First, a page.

I’m kind of a serial project starter. I’m sure it’s a very common thing. I’ll often have random ideas for projects I could do, big or small. I’d have a dozen of them percolating in my head at any one time. And somewhere between four to five dozen scattered down in various documents, notepads and what not, waiting to be explored. (I literally have two such small post-it notes with 5 such items in front of me right now)
“We will encourage you to develop the three great virtues of a programmer: laziness, impatience, and hubris.” — Larry Wall, Programming Perl (1st edition) Hubris is a fancier word for an excessive sense of pride. Why is this to be considered a great virtue for a programmer? Programming is at least partly an act of creation, which means there is an element of craftsmanship involved. A craftsman imbued with hubris is able to take pride in his work – he is driven to create work that is the best quality he can provide.
(A bit of Philippine politics in this post, if that sort of thing bothers you) Recently as the whole world watched one of our political leaders display his expected lack of diplomatic finesse on the global stage, I couldn’t help but think about how in my younger days there’s a good chance I might have approved of his frank, straight-talking, shoot-from-the-hip brand of diplomacy. I have a bit of a reputation myself for preferring to speak frankly and directly instead of dancing around the issues, although these days I understand the wisdom of adapting to the situation as needed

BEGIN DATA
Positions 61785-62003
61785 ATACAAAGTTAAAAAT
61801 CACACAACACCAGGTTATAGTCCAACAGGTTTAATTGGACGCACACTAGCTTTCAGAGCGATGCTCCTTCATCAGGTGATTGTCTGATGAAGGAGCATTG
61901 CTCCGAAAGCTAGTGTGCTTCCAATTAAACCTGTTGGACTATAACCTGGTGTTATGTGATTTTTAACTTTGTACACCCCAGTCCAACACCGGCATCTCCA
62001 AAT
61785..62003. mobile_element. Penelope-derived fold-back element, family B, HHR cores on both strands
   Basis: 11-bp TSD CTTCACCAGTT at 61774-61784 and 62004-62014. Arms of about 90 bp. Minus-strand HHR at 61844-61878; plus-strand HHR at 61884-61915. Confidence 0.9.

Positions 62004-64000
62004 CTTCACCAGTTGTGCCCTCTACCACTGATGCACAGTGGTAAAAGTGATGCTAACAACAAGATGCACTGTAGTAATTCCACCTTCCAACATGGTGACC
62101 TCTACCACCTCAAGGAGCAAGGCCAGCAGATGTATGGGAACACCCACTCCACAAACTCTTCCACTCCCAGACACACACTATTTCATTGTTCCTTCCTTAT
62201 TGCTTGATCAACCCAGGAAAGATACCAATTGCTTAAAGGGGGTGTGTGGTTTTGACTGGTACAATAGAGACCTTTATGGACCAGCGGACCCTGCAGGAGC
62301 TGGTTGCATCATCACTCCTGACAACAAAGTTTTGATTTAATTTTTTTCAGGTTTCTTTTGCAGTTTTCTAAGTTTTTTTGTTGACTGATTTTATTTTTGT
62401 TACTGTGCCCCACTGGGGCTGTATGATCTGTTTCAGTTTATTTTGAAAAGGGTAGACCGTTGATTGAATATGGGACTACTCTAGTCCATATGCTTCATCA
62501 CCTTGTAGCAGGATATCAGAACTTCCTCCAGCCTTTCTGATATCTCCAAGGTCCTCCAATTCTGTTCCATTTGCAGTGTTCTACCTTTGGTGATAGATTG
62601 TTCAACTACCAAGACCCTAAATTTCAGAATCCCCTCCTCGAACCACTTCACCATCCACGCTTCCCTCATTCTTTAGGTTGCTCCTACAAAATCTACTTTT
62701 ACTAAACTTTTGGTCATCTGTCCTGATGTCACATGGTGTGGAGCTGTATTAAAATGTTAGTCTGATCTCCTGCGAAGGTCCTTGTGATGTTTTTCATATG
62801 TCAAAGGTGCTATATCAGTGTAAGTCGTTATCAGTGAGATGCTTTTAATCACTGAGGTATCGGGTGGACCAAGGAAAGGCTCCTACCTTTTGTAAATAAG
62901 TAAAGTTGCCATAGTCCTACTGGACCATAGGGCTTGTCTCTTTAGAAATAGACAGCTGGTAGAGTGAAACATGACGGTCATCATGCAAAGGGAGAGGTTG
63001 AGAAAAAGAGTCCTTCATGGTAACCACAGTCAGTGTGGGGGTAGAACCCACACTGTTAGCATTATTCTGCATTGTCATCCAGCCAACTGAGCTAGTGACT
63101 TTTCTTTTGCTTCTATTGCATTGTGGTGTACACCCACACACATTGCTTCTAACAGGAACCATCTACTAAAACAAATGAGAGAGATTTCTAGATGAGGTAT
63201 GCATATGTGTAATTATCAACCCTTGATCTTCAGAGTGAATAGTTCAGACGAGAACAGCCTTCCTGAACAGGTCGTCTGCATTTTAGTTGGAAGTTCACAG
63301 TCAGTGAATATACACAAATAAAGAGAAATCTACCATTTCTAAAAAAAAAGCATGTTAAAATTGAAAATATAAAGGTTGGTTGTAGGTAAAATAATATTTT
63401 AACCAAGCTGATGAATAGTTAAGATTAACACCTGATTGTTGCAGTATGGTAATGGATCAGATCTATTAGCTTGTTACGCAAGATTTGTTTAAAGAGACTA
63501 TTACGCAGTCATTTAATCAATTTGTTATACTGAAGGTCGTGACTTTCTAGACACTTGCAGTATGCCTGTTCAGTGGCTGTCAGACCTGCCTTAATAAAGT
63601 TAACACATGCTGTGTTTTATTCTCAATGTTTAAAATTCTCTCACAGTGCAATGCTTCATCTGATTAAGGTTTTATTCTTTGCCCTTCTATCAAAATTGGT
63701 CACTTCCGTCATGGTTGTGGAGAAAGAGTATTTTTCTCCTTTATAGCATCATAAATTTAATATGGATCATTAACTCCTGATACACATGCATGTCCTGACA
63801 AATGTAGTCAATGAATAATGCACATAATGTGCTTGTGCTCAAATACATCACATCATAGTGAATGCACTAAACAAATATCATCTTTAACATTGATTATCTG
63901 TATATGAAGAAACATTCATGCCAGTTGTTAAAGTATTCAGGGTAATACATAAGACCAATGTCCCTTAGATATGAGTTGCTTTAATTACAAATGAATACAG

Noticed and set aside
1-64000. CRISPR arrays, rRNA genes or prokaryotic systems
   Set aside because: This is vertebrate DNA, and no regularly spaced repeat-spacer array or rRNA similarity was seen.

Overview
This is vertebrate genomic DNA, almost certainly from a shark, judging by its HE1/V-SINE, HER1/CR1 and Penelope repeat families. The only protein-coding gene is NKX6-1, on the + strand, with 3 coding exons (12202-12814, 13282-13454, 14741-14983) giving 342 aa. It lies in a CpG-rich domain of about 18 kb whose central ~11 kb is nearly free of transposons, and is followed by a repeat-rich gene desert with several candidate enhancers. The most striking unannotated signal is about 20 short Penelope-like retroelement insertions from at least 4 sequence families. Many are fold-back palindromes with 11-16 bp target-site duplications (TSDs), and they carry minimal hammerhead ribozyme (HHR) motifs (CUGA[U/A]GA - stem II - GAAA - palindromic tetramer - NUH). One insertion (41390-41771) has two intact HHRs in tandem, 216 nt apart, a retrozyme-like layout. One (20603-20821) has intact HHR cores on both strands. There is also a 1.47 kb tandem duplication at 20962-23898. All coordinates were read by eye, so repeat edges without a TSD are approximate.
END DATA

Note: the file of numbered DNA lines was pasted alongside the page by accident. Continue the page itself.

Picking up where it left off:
… especially for strongly-typed languages. In one of the bigger Java projects that I took over, I was often annoyed to find some devs had written method signatures like public void doTheThing(HashMapparams) Which is silly – not because of the naming, that’s obviously not a real-world function name. The silly part is requiring a particular implementation (HashMap) instead of the generic interface (Map). It unnecessarily restricts your API and makes it less flexible.
A recent post on Wait But Why had me thinking about lying. Some people will scoff if I say I don’t lie. They’re not wrong. I once spun a tall tale about a childhood rival I had visited in the province who challenged me to a swimming contest to explain why I had lost my glasses to the sea. The lie was so good, I got a follow-up question about it a year later and was so surprised I just blurted out that my rival died in accident before finally admitting to the fib
It’s no secret that many are unhappy with the way the congressional investigations into the so-called “drug war” and related killings here in the Philippines. If I were in charge of these investigations, these are the some of the questions I’d want answered: (Disclaimers: I’m not a lawyer or any kind of expert. Understandably, the resource persons may be reluctant to answer some of these in open session, in which case an executive session could be done.
Overhead scale up rapidly as project team size increases. Every time you add a new person to the team, he comes with a lot of overhead such as the need to learn the project details, responsibilities of other team members, who to consult when there’s trouble, custom project procedures, and so on It’s a reinforcing cycle too. As overhead increases, the team imposes more processes and restrictions to make sure everyone is doing the right thing and there are no screw-ups.
Asians, and maybe Filipinos more specifically, have this cultural bias towards trying to avoid conflict. So often there will be people who don’t like to speak up when they think something is wrong, either just tolerating it or hoping someone else will take it up. A software dev in another company once told me that he felt like he was complaining so much that he was looking like a bad guy